Health Psychology vs. Clinical Psychology
Tuesday, April 5th, 2022
The career options for a psychologist can seem mysterious and confusing, particularly to recent graduates looking at their next steps. Even if you have a good idea of what you want to do, understanding the job roles and which path to navigate can be challenging.
There are many specialisms and subcategories of psychology, some of which seem very similar at first glance. In this blog post we try to demystify one quite common comparison: Health Psychology vs Clinical Psychology.
By the end of this rough guide you’ll understand what a health psychologist does, what a clinical psychologist does, and which route is right for you.
Are Health Psychology and Clinical Psychology the same?
There are many similarities between these psychological disciplines, so it’s easy to miss the subtle distinctions in their objectives, methods, and approaches. When you register with HCPC (Health & Care Professions Council), most types of psychologist roles come under the same category of “practitioner psychologist”.
According to the HCPC, both clinical and health psychologists engage in:
“the scientific study of people, the mind and behaviour…[and] attempt to understand the role of mental functions in individual and social behaviour.”
They’re both applied psychologist roles, working with patients to improve their behavioural outcomes and mental wellbeing. They also use many of the same principles and tools to achieve their aims – assessing patients and applying an understanding of human biology and behaviour to treat them.
However, clinical psychology and health psychology are not the same. The main difference lies in the perspective they approach patients from, and therefore the types of cases they each specialise in treating.
What does a Clinical Psychologist do?
In practical terms, a clinical psychologist is any qualified psychologist with an HCPC registration who works in a clinical setting. So, in theory, a health psychologist could be a type of clinical psychologist. However, this definition isn’t particularly helpful in distinguishing the roles.
More specifically, clinical psychologists are concerned with assessing and treating mental illnesses and neurological disorders. You’ll work with individuals with a variety of mental health conditions, including:
- Bipolar disorder
- Obsessive-compulsive disorder
You can expect to work with people of all ages, assessing their mental state and coming up with interventions to improve or overcome their conditions, such as cognitive behavioural therapy.
Clinical psychologists might work with individuals, couples, families and can be based in hospitals, community mental health teams or local health clinics.
If you want a psychology role that focuses on reducing distress and improving mental health conditions across a wide variety of scenarios, a clinical psychology path might be the one for you.
What does a Health Psychologist do?
In contrast, health psychologists are concerned specifically with how mental health affects physical health. Health psychology is a more recent specialist area in psychological practice but it’s growing fast, with more and more health psychology job roles being advertised all the time.
The interests that a health psychologist focuses on are much more about physical health and the impacts that this has on patients’ psychological wellbeing. For instance, the day-to-day toll of having a health condition can cause a lot of stress. Preparing for, undergoing, and recovering from medical procedures can have a significant impact on a person’s anxiety and ability to cope. Health psychologists work with patients to mitigate those effects and ensure their physical wellbeing doesn’t suffer as a result.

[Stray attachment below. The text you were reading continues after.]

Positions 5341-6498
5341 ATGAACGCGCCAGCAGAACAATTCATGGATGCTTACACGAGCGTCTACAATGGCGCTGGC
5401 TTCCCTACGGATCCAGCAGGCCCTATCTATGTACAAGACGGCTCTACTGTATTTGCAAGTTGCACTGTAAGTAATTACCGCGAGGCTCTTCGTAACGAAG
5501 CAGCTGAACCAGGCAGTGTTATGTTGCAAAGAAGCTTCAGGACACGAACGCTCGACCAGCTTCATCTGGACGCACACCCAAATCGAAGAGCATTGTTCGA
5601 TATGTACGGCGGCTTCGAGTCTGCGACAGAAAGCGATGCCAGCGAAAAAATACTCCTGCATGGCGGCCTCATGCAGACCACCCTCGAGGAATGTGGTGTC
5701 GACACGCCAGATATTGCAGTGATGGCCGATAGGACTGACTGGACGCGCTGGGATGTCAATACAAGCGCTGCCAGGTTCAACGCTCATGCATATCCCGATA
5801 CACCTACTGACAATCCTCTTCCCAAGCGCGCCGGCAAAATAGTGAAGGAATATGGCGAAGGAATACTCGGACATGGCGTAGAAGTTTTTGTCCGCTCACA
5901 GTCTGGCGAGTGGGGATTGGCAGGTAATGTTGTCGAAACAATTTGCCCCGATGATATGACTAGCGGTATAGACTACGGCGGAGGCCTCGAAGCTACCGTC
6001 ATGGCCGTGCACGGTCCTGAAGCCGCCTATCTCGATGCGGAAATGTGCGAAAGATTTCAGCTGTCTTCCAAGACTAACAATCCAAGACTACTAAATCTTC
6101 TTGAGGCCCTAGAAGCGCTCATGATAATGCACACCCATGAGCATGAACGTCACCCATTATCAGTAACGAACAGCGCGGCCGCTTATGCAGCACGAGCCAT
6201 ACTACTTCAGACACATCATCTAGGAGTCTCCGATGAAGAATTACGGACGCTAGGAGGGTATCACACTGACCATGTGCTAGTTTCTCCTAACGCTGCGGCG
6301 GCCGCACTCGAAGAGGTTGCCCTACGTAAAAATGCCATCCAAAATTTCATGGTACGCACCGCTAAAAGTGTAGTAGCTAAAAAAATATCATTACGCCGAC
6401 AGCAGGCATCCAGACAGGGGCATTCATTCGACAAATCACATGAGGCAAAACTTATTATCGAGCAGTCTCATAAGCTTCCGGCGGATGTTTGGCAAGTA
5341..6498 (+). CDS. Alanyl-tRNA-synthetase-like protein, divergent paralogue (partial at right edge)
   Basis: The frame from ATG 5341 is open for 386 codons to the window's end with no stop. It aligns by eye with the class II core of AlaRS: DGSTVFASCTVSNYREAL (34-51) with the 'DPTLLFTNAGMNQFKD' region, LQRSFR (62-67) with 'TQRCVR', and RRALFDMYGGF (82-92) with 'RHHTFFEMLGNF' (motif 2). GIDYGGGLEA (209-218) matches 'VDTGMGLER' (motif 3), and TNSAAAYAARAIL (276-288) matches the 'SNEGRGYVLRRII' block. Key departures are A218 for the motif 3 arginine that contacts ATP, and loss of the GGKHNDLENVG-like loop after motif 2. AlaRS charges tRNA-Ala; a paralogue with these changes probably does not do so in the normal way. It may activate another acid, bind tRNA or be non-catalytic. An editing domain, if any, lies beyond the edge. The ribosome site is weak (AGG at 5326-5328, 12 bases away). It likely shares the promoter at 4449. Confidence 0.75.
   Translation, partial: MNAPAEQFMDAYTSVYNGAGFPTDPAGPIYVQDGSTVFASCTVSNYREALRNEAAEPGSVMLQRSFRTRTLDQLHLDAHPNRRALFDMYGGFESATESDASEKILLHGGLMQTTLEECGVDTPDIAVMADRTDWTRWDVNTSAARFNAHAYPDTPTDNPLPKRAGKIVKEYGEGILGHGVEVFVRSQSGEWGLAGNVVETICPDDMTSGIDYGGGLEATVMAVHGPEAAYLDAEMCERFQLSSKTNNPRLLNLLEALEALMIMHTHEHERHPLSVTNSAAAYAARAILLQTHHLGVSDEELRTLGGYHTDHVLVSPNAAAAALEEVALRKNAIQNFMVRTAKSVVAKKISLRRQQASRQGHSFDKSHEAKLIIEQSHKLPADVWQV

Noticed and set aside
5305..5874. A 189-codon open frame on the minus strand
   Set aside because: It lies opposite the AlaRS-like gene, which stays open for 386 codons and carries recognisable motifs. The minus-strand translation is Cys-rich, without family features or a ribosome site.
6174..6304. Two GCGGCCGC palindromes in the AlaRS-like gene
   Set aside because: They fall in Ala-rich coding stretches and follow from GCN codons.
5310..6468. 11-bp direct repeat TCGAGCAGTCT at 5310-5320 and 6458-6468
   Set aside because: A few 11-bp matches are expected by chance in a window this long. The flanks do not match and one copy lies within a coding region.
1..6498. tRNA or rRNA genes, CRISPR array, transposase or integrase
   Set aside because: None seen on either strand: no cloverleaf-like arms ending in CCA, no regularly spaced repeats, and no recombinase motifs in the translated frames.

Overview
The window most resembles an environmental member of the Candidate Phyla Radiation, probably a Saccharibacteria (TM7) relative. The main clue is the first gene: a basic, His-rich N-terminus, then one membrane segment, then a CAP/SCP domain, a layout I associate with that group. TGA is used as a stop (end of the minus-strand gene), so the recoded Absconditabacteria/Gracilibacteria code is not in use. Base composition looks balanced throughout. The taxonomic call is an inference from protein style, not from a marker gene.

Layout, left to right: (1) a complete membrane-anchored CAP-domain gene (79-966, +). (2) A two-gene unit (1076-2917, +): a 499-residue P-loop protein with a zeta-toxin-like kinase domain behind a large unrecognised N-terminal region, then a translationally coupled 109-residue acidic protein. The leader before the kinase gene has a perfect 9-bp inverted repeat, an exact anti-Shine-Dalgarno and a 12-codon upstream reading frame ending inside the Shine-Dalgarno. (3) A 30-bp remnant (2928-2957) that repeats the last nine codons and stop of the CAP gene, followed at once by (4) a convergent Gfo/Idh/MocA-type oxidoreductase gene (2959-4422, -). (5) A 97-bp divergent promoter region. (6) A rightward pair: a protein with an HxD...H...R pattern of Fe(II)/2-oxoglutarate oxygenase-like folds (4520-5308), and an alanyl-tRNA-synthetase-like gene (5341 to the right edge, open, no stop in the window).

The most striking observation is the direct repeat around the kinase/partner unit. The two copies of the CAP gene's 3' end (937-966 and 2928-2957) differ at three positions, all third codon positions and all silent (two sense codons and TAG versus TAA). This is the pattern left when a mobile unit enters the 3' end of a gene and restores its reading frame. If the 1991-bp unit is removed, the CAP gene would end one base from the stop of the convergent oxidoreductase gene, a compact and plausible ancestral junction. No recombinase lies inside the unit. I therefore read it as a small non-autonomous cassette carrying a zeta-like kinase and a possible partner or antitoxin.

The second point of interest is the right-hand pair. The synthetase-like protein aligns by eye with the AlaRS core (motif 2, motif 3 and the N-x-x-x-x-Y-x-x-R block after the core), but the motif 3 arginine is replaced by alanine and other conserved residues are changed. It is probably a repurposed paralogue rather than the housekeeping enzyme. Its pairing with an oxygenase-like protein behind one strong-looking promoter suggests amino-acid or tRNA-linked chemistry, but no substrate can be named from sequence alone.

A health psychologist will be called to advise on a range of issues, including:
- Health anxiety
- Pain management
- Smoking and other addictions
- Pain management
- Weight management
- Smoking and other addictions
Health psychologists are trained to assess these kinds of emotional and psychological effects and help patients deal with their physical conditions. They often need to understand and account for wider familial, cultural and social contexts, and advise patients on handling their individual circumstances to live healthier, happier lives.
What you’ll learn on a Health Psychology Masters degree
Hopefully, you’ll now understand what theoretically differentiates clinical psychology vs health psychology. If you have a bachelors degree in Psychology and a health psychology career feels like the path for you, there are fascinating and varied topics to study in depth during a dedicated masters course.
In our BPS accredited MSc Health Psychology programme you’ll learn:
- Bio-behavioural mechanisms underlying health
- Context and perspectives in health psychology
- Theories of behaviour change applied to health-related behaviours and cognitions
- Techniques appropriate to research
- Skills necessary for the assessment of psychological factors relevant to health psychology
You’ll also achieve Stage 1 Training in becoming a Registered Health Psychologist.
If this sounds like the kind of online psychology degree you’d be interested in, pay a visit to our Health Psychology Masters course page. Discover if it’s the right branch of psychology for you and apply for our next intake.
If you are looking to switch careers into psychology and do not meet the entry requirements for the Health Psychology MSc, you can also consider the Psychology (Conversion) MSc (all graduates welcome to apply).